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Re: bidi proposal

From: Aharon (Vladimir) Lanin <aharon@google.com>
Date: Wed, 17 Mar 2010 16:05:53 +0200
Message-ID: <6b45e1b51003170705r558ebe3am5644eb5c1500b062@mail.gmail.com>
To: public-i18n-bidi@w3.org
Finally getting to repost my reply. Sorry for the delay.


> bdi=yes
> # The element, even when empty, is to be displayed as if it were
surrounded
> # with strong-directional characters of the last explicit embedding level
> # within which it appears.
>
> Why not treat the element as U+FFFC instead? If the intent is isolation so
> that it doesn't affect surrounding text, wouldn't treating it as a neutral
> would make more sense than treating it as a strong character?

Mati and I considered this approach, but were less happy with it for two
reasons:
1. It may prove difficult to implement.
2. The strong character approach not only isolates the element from its
surroundings, and the surrounding from the element, but also isolates what
comes before the element from what comes after the element. This is a useful
property; for example, it is what makes it possible to make <br> a bidi
separator by making it <br bdi="yes"> by default.

> dir=auto
> # Make simple direction estimation functionality available in the browser
by
> # allowing the dir attribute to take on new values indicating that the
user
> # agent is responsible for estimating the direction of the element's
contents.
> # One such dir attribute value would specify using the word-count
algorithm,
> # defined and discussed in Appendix A. Another would specify the
first-strong
> # algorithm, as defined by the UBA.
>
> The Mozilla devs I talked to are skeptical that authors would know which
> algorithm to choose.

This is indeed an issue, and the primary reason that we have left it open
whether to expose two different algorithms.

> Also, scanning the entire text has performance
> implications, especially for large elements

True, but:
- This is not done by default for anything; the page explicitly requested
it.
- We are considering putting a limit on the number of characters or perhaps
the number of words scanned (see "possible" tweaks at end of appendix)
- Even if the whole text is scanned, the amount of processing is O(n); the
browser will then spend at least O(n) time preparing the text for display by
the underlying platform, probably with a larger factor.

> and for when there are DOM
> mutations involved.

The estimation only needs to be done when the browser decides to render the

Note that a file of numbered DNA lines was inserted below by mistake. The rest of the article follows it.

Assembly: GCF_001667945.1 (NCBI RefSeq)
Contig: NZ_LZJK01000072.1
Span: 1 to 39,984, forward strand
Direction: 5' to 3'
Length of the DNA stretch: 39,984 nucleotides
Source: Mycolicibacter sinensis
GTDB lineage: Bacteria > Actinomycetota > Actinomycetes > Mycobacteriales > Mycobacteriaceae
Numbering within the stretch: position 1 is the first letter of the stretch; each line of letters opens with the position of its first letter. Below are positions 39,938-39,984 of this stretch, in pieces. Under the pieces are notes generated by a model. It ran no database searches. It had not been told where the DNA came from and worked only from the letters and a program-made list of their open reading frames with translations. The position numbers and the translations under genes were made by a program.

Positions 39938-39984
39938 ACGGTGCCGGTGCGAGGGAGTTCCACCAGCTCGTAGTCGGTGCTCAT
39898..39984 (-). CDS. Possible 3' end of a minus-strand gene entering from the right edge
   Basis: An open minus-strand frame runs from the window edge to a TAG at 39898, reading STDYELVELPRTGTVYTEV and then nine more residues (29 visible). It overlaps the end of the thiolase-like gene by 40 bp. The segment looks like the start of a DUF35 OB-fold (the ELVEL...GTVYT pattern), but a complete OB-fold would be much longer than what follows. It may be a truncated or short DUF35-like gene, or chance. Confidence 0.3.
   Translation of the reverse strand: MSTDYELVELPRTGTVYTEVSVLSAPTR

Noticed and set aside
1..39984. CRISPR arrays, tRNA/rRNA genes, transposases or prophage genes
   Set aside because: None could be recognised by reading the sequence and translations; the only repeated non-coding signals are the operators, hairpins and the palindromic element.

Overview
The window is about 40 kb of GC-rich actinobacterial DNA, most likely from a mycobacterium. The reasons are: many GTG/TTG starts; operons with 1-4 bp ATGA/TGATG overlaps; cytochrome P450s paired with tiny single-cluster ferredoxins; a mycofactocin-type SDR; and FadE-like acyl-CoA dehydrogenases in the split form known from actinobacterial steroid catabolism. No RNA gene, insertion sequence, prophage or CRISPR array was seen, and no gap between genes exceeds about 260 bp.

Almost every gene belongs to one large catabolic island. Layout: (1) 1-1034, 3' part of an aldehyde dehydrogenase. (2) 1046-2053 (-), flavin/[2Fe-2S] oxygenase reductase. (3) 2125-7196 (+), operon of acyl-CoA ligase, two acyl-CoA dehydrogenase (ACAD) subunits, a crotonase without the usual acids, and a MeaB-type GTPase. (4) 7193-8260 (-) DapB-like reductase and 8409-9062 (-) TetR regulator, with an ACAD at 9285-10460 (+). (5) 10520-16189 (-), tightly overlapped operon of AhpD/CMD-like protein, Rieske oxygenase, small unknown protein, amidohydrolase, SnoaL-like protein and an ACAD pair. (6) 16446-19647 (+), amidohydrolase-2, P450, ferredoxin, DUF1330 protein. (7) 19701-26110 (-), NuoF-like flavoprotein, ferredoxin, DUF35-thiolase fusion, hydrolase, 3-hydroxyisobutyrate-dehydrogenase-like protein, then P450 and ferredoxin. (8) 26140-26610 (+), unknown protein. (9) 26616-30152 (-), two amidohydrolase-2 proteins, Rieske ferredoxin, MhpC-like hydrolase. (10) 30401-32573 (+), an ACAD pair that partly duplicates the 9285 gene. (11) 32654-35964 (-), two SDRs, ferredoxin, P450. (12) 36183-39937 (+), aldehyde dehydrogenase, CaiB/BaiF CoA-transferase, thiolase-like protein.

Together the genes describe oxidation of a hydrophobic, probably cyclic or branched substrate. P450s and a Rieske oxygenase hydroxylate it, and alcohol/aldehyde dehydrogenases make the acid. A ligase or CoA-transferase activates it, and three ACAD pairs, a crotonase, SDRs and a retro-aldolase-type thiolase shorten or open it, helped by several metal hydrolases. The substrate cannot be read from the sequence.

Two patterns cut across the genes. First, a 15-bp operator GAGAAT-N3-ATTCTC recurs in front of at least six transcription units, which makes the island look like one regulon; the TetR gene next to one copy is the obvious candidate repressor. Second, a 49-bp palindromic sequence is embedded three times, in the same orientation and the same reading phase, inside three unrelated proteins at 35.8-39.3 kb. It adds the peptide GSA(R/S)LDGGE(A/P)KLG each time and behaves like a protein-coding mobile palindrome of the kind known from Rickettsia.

page.

> We suggest considering the following:
>  - Of the first 64 characters after and including the first strong
>    character, if any (or some low percentage) are strong RTL,
>    consider the element's computed base direction to be RTL, else
>    LTR.

This is basically the any-RTL algorithm, and I think is generally less
useful than either first-strong or word-count. It fails on casual LTR text
"peppered" with some RTL words (e.g. a chat between expats from RTL
countries), as well as on scholarly LTR text that uses some RTL words for
precision (e.g. a discussion on biblical topics).

Coming back to the issue of user confusion between two different estimation
algorithms, there is, of course, the option of offering just the word-count
or just the first-strong (or just any-rtl, which, as I said above, Ioppose).
I know that several of us would be quite unhappy with just first-strong. And
I also know that there at least used to be (but I am not 100% certain there
still are) several of us who would be quite unhappy with just word-count.

I have suggested another alternative in the past, but did not merit any
replies at all :-(. Perhaps I should give it another try. Basically, the
idea is to unify first-strong and word-count under the disguise of giving
the page author control over how much of the content is scanned:

- The syntax for the dir value is "ltr|rtl|auto[0-9]*" or some more
palatable version.
- All the auto values always use word-count - but stop after scanning the
first n strongly-directional words. Thus, by using a number, the page author
specifies how thorough a job the estimation should do.
- As a result, "auto1" is almost exactly identical to first-strong! The
exception is that "weak ltr" values, e.g. "(212) 123 4567", wind up being
treated as LTR, which is a good thing. Thus, we wind up exposing
first-strong as well as word-count.
- Plain "auto" is a synonym for either "auto1" or some likely word-county
value, e.g. "auto64" - TBD.


> # One possibility for such a specification would be with a new HTML
attribute:
> # hflip="no|yes|ltr|rtl".
>
> Is there a use case for the 'yes' value?

I originally suggested it just for completeness, but it turns out to be
generally useful. A completely LTR and bidi-unaware page may need to use
both left- and right-arrows or some other pair of mirror images, and using
hflip=yes beats maintaining a separate image.

> # Just as with <br>, in Firefox and Opera, an embedded block element
provides
> # no bidi separation between the text preceding and following it, while IE
and
> # WebKit treat it as a UBA paragraph break. ... The text before and after
a
> # block element is said to form "anonymous blocks", and it is well
accepted